Getting Smart: Large scope of energy-efficiency and conservation
All in all, smart meters not only enhance the ease with which electricity bills are generated and transmitted, they also provide better control on one’s electricity consumption by providing real time consumption data. The consumer can monitor his/her electricity usage and in turn optimize his/her consumption. A smart meter also offers insights into the expenditure on electricity which proves to be a great incentive for consumers to save electricity and in turn reduce the pressure on the constantly depleting non-renewable sources of energy. A network of all the smart meters connected to a smart grid will positively influence the methods and modes of electricity generation, transmission and distribution.
What does it all mean to an average individual?
Any topic of national interest is incomplete without factoring in the expectations and potential benefits of an average citizen. Smart cities, along-with enhancing the economic and social growth of a nation, also brings a lot of convenience in the lives of its citizens. Smart cities have a dynamic network of electricity-data communication network which enables fast and reliable transfer of data. What it means, for an average citizen, is that he/she would be able to get a detailed information about the electricity usage behavior and optimize it accordingly. In western countries several new companies have come up that provide very interesting insights to individuals about their electricity consumption. Here are some of the interesting initiatives:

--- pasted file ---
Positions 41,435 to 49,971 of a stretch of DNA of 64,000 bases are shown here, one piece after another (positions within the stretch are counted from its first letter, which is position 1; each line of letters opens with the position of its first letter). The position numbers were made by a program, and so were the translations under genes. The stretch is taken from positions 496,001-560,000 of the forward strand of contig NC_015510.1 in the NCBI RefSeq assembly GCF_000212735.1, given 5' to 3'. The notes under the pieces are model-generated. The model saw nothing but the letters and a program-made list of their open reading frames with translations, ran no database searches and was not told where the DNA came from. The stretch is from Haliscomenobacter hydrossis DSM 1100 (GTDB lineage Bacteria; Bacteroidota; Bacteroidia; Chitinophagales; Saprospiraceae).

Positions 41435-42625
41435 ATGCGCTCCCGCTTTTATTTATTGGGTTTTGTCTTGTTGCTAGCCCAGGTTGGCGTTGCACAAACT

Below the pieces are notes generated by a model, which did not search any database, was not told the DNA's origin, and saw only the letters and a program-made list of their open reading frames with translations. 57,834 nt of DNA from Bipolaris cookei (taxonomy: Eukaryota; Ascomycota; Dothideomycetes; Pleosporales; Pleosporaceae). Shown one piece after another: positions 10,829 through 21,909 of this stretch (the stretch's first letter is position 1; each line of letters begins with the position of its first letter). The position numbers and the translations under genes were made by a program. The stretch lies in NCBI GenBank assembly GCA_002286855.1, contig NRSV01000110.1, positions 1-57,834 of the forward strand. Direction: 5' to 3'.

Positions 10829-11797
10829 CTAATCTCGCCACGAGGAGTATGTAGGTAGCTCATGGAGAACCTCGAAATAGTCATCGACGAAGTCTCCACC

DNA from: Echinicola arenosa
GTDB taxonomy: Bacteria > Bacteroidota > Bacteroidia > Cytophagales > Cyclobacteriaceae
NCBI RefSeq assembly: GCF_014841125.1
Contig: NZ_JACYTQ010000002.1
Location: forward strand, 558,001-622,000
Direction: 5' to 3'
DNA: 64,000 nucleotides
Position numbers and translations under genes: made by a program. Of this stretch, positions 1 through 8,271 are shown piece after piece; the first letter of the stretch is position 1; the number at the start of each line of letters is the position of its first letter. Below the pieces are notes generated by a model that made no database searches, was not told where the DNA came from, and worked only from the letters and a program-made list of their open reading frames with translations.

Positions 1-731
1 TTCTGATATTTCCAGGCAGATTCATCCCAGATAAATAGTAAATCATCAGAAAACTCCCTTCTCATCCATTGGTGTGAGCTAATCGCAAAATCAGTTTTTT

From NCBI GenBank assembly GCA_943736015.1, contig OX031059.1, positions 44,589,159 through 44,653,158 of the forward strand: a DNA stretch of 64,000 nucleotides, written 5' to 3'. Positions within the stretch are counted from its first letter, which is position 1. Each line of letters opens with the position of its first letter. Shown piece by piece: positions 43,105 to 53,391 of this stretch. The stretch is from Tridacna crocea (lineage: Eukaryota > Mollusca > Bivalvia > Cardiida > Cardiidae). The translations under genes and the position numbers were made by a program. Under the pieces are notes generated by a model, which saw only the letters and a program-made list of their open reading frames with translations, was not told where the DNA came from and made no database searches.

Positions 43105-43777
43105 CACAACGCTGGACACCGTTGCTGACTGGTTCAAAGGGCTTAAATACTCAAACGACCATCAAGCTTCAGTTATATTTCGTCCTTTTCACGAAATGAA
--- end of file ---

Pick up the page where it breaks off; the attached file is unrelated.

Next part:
1) Itemized bills: Entrepreneurs have come up with interesting models to capture itemized billing of electricity using the Smart Meter data. This helps individuals accurately analyze the amount of money they spend each month on their individual appliances like Air Conditioners, Refrigerators, Lights, Fans, etc.
2) Social Comparison and Benchmarking: We get our electricity bills but we hardly know if they are high or low. Entrepreneurs have come up with technical models and tool that help benchmark energy consumption so that you can understand how much electricity is consumed by an average household of your profile across the country as well as within the city. This helps one to figure out if they are consuming more or less. Additionally information is provided to individuals on how they can control their electricity consumption.
3) Green Button Initiative: The US government has started Green Button Initiative (http://www.greenbuttondata.org/) where they collect smart meter data of all the individuals from electricity distribution companies. Individuals can thereafter give authorization to various companies who can take the data and provide analysis of the data and can also suggest ways of reduction to individuals.
So in all using Smart Meter data, several insights can be generated on individuals electricity consumption and ways can be found out to reduce the same.